Among other details we now can see 37 residential areas “enclosed by ridges of oyster shell” that are up to 12ft (4m) tall. Archaeological digs at 10 identified residential areas found evidence that beads made from large marine mollusks were produced in these settlements. Stone tools, used to make the beads, were also found. The beads were likely for import among inland chiefdoms. In areas that were far from the coast, such as the lower midwest of the US, mollusk beads and even sizable sea mollusks were imported, where they were used as social capital in economic and social interactions between groups.

New geological research suggests that the Incan city of Macchu Picchu is located at the spot where two faults in the tectonic plates meet. These faults produced an abundance of stone over millions of years, meaning that the Incans had plenty of stone easily available to build a city with. The researchers added that other Incan cities, including Ollantaytambo, Pisac, and Cusco, are located at similar intersections.

Those same fractures that provided stone also make for excellent drains. Which is important to help avoid flooding during the heavy rainstorms that can happen in the region. The excellent drainage almost certainly contributed to Macchu Picchu surviving so well, after its abandonment by the Inca, and being left to the elements for over 400 years.

From Jaina Island’s cemetary, where archaeologists have found figurines cradled in the arms of the deceased.

This figurine is special because rather than depicting the deceased as a robust young adult,  it shows a proud elderly warrior. He is definitely a warrior because he holds a flexible, rectangular shield in his right hand and wears a quilted armor tunic, both being requisite for Maya warriors during this period.

Earthenware figure, crafted sometime between 550 CE and 850 CE.

Yeibichai – a female mask – carved by Navajo artist Clitso Dedman (1897-1953). I was not able to find much clear information on Yeibichai online. If anyone knows about their place in the Navajo universe, I would love to hear about it – just message me through tumblr or the website!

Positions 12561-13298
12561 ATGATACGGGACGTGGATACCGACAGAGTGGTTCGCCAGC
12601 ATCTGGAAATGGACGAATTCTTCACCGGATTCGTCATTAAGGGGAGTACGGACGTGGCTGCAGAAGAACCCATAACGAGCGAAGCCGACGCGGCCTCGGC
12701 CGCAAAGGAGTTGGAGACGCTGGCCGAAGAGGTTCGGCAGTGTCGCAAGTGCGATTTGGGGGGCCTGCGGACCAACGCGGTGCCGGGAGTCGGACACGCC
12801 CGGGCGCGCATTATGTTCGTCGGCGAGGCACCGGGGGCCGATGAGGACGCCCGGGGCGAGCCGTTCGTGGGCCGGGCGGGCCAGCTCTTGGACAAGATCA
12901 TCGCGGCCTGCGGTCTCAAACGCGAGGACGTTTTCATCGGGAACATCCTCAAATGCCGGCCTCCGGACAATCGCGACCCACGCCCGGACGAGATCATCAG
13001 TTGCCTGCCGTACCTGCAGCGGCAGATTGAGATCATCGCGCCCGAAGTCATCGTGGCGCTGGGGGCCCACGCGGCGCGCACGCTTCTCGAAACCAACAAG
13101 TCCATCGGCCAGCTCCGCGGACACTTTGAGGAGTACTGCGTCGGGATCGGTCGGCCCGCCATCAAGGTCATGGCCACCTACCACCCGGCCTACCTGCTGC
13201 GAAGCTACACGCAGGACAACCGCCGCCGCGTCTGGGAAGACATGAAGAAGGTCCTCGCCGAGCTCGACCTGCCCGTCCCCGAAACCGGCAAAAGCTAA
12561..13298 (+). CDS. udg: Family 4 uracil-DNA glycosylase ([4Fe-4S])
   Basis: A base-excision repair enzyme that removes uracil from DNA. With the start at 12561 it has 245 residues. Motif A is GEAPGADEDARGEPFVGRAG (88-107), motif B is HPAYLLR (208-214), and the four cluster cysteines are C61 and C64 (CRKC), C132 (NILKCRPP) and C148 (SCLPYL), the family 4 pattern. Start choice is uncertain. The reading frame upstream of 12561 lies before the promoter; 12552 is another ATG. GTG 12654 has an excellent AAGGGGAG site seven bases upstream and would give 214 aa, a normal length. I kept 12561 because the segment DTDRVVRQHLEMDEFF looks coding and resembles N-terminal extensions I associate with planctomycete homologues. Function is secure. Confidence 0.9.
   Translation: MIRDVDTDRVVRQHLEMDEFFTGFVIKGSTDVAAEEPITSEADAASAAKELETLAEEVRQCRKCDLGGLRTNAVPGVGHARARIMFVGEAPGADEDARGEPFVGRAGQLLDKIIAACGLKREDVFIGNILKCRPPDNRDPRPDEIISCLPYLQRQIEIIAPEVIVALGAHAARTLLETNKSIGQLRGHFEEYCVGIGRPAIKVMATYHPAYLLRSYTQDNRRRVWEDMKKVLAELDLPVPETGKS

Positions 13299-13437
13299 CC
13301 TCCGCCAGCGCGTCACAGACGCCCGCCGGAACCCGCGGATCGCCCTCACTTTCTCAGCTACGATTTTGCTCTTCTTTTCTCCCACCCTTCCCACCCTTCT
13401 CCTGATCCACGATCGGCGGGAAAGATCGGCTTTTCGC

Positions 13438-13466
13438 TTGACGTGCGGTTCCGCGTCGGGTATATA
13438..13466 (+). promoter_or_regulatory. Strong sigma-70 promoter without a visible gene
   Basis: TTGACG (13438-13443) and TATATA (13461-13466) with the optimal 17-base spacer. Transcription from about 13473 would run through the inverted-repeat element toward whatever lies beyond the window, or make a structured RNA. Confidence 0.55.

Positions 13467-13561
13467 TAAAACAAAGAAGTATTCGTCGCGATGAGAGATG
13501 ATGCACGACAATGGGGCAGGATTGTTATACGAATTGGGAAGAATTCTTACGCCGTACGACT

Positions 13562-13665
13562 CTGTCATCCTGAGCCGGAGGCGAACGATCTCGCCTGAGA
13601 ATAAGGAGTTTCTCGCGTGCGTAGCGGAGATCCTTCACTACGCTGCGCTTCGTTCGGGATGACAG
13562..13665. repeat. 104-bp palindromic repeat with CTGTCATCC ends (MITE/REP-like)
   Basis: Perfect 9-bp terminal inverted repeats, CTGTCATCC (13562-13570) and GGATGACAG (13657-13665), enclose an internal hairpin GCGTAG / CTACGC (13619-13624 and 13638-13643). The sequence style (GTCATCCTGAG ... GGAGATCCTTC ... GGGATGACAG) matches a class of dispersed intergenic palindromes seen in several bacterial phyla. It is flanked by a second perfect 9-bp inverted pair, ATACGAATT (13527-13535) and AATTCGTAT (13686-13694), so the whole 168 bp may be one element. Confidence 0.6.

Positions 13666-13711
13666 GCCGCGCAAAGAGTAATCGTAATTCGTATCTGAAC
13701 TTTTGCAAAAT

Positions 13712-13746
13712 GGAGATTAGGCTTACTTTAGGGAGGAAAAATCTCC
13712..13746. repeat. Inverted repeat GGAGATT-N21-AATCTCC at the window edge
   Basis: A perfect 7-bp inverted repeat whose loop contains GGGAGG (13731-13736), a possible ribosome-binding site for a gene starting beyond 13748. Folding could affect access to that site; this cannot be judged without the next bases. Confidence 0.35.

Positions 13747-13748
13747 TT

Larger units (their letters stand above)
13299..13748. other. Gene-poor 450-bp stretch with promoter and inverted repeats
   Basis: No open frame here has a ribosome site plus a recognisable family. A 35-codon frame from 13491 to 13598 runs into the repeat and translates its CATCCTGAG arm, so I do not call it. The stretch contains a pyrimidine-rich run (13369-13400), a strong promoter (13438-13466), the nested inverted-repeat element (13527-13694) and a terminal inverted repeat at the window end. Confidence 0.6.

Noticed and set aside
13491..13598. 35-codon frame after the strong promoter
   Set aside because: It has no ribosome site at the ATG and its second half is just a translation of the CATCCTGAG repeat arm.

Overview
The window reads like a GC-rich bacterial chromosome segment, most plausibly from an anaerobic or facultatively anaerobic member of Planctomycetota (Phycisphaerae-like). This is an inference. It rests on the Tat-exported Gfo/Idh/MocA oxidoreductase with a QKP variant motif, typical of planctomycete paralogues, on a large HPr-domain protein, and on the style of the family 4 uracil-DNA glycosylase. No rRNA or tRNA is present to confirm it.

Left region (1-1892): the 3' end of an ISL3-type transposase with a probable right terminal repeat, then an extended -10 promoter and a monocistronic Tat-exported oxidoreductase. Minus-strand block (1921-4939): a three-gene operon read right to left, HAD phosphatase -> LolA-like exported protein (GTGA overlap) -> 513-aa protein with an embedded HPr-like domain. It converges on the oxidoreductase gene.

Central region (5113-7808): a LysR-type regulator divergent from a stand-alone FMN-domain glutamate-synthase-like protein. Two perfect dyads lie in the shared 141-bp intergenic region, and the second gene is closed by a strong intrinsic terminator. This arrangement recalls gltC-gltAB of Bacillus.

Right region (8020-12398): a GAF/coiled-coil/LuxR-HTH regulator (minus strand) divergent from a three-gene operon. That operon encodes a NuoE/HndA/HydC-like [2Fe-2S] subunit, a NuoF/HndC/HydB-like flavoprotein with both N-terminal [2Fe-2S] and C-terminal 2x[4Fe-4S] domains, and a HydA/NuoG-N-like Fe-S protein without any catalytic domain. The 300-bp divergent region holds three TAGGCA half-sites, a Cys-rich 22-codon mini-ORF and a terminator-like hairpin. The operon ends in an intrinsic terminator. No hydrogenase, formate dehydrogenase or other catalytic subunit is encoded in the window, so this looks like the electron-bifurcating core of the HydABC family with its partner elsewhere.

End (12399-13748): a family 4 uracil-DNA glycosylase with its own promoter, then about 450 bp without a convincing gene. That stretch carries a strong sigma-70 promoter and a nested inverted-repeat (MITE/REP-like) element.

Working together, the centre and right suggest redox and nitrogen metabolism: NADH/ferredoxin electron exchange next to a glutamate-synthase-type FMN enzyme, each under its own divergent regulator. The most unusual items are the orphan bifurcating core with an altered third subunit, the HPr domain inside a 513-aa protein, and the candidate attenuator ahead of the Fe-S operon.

Image courtesy of the Indianapolis Museum of Art

A Native American woman and her two children at the camp grounds during the Inter-Tribal Indian Ceremonial in Gallup, New Mexico, 1940. Photographed by Ivan Dmitri.

Thanks to a small stick with two cactus needles on its end, we know that Native Americans in the southwest USA were tattooing each other as early as 2,000 years ago. Which is much, much earlier than previously believed. The artifact in question is made of a sumac twig handle, two small prickly pear cactus spines, and yucca-leaf trips to hold the spines on the handle.

If you look closely you can see that the tips of the needles are stained with a black pigment. Analyses show the pigment matches the proper depth to pierce and stain the epidermis. This was not a first, fumbling attempt but a workable tool, one that was used before it was eventually thrown away.

The artifact comes from a midden heap at the Turkey Pen site near Bear Ears National Monument, which was occupied by the Ancestral Puebloan civilization from roughly 50 BCE to 200 CE. It is the first evidence that the Ancestral Puebloan peoples practiced tattooing.

Elsewhere in the world, the rise of tattooing is associated with agriculture and increases in population. Ancestral Puebloans were undergoing just such a population increase when the tool was made. Archaeologists on the project speculated, therefore, that community members’ tattoos may have strengthened a sense of social identity, as the world quickly changed around them.